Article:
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Downtown Meridian Street Cross-section Master Plan

The City of Meridian actively works to support implementation of the Destination Downtown plan. Created by MDC (the City's Urban Renewal Agency), Destination Downtown is a long-term vision plan for the future of Downtown Meridian. Focused on identifying and implementing strategies and opportunities to strengthen Downtown's role not only within the Meridian community, but the Treasure Valley as a whole, the City supports Destination Downtown through a variety of policies, plans, and special opportunities. 

Whether you’re an existing stakeholder looking to expand, or looking to develop something new, this web page is intended to provide an overview of the various tools that support the unique opportunities to live, work, and play in Downtown. As a general rule of thumb and if in question, it's always best to speak with Planning Division staff at 208.884.5533. 

Use of Streetscape

Interested in that area between back of curb and face of building (aka sidewalk)? Looking to do anything from outdoor dining to having a sidewalk sales event? Refer to the Encroachment Permit FAQ linked below to get a brief rundown on the need to knows, before using public right of way for private use. All elements within the streetscape need either an Encroachment Permit or license agreement. If the FAQ does not seem to apply, or does not contain the information you are seeking, contact a planner who will assist you. 

City Core Streetscape Ordinance (Encroachment FAQ) »

City-ACHD Master License Agreement (for the City Core) »

Encroachment Application »

Street Improvements

If you're interested in learning more about pedestrian or bicycle connectivity, or how to redevelop the sidewalk, parking, or streetscape in front of a property, consult with the Downtown Meridian Street Cross-section Master Plan. The City, in coordination with MDC and the Ada County Highway District, has worked to create this long-range plan to provide specific guidance for the redevelopment of the public realm in Downtown. If you're looking for even more information, check out the City of Meridian Comprehensive Plan, or contact a planner.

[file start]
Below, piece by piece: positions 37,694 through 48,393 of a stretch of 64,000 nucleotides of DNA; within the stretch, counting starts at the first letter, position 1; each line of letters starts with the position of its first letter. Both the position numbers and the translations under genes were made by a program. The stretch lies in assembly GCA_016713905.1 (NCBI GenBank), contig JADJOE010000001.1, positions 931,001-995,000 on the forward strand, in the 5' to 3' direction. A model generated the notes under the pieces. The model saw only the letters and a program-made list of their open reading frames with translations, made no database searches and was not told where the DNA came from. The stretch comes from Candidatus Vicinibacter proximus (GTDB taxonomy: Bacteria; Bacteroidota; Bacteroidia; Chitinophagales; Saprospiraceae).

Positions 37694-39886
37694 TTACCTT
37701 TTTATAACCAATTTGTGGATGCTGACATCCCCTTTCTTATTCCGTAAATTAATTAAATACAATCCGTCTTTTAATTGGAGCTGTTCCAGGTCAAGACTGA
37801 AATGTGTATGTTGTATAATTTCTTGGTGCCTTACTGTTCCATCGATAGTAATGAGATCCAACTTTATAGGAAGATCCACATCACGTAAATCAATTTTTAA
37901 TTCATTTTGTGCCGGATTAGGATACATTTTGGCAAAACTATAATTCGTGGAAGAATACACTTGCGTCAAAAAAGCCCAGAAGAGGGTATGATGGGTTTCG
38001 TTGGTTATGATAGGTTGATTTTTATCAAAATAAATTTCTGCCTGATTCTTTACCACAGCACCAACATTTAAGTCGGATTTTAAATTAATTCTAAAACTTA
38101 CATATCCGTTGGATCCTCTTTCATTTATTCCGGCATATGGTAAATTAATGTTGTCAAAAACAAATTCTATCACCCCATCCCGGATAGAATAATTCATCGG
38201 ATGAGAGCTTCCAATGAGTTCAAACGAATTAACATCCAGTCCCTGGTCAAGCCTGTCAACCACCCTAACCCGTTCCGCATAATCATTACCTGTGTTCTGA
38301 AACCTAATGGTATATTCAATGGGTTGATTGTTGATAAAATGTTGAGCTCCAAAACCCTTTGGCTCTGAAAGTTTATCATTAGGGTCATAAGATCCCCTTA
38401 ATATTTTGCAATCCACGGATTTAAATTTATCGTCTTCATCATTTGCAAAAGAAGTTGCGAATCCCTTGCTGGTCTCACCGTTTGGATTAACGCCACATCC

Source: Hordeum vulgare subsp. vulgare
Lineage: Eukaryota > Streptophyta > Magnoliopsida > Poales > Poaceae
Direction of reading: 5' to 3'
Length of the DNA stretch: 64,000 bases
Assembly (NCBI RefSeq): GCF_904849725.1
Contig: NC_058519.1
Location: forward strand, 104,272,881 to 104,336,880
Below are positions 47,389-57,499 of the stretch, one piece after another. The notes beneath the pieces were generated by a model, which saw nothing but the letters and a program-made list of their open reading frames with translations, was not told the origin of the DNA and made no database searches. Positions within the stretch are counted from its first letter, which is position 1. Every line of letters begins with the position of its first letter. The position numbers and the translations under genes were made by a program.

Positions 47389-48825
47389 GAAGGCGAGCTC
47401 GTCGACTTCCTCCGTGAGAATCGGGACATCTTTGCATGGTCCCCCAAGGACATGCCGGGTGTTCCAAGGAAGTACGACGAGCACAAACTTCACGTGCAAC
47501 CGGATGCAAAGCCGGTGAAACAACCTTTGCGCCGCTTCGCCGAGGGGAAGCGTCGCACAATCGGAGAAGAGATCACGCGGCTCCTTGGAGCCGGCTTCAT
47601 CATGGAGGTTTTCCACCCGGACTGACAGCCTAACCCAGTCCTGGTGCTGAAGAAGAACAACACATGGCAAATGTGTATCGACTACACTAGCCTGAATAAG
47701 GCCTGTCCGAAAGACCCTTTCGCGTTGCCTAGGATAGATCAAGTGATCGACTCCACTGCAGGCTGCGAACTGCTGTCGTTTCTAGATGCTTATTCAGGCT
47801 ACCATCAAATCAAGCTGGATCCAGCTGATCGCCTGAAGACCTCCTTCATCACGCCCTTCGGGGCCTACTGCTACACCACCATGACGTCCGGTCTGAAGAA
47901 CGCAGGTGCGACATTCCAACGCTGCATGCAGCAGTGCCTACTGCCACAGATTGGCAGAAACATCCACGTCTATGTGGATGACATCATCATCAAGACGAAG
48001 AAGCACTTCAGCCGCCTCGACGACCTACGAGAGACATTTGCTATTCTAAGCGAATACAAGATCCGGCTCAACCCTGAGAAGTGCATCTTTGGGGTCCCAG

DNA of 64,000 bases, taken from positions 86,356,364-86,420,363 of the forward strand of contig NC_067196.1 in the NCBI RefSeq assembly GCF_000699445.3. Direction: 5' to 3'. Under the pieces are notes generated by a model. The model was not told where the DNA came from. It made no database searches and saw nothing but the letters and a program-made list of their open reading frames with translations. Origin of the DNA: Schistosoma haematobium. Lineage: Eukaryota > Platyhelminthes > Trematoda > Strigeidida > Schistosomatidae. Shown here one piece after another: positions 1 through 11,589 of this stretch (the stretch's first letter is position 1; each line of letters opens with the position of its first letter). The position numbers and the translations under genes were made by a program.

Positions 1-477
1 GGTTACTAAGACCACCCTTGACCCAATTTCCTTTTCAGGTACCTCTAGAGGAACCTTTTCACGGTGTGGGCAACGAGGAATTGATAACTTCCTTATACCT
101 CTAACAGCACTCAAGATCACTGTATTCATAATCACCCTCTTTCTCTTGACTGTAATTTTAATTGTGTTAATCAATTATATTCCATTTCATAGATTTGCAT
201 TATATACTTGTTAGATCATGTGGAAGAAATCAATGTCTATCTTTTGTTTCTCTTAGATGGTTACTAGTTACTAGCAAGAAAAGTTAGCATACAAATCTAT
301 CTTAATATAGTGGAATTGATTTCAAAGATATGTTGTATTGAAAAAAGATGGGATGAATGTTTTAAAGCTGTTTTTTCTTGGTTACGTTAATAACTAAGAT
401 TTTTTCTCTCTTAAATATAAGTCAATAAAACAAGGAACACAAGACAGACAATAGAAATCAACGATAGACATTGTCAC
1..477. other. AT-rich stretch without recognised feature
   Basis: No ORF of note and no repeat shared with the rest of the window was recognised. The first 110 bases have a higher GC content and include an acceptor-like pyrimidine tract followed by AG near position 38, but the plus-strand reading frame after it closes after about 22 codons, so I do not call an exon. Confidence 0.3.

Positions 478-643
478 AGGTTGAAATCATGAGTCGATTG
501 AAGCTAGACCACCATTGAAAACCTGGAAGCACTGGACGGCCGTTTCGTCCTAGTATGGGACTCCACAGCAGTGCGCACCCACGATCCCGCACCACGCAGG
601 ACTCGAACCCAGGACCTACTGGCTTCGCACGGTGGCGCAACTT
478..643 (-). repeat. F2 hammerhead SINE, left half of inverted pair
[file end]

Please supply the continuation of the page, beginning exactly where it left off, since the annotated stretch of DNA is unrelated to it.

Downtown Meridian Streetscape Design Standards » (see Section 10, Streetscapes)

Downtown Meridian Street Cross-section Master Plan »

City of Meridian Comprehensive Plan »

Building Construction & Modification

If you have a question about a building, it may still be good to first talk with a planner, who can provide you with setback and property use information, but feel free to also contact the Building Division. Building professionals can provide you with any relevant code dictating required construction practices. If you're interested in rehabilitating an old structure, remember to ask about Existing Building Code. A licensed Architect experienced with Existing Building Code can help you to identify alternatives to some otherwise expensive retrofits.  

Building Department »


The City has adopted Land Use and Zoning policy and code that allows for greater higher density, greater flexibility, relaxed parking, and other benefits suitable for an urban environment, intended to make redevelopment within the downtown area easier.

Future Land Use:

The City of Meridian Comprehensive Plan designates the downtown area as "Old Town" on the future land use map. Areas covered by this future land use may be eligible for Old Town (O-T) zoning (yep - same name). The O-T zone allows for a great number of residential and commercial uses, and has relaxed setbacks and a variety of other benefits. See the City of Meridian Comprehensive Plan, Chapter 3, for additional information on the Old Town land use. To verify a property is within the Old Town designation, see the Future Land Use Map Link map below. 

City of Meridian Comprehensive Plan »



Zoning is the primary tool by which the City determines what may or may not occur on a property. It's intended to protect property rights and preserve community, by limiting the activities on a site. No one likes being told what they can or cannot do on their own property, but most people dislike obnoxious uses, neighborhood traffic, and unsafe environments even more. Because of the unique environment that downtowns in general provide for communities, Old Town zoning is much more flexible than other zoning designations. It's best to speak with a planner about zoning requirements, but feel free to check out the links below for further information.

City Code (see Title 11, Chapter 3, Article D)»

You can also search for detailed information about your property, including current zoning, at the Ada County Assessors website ».

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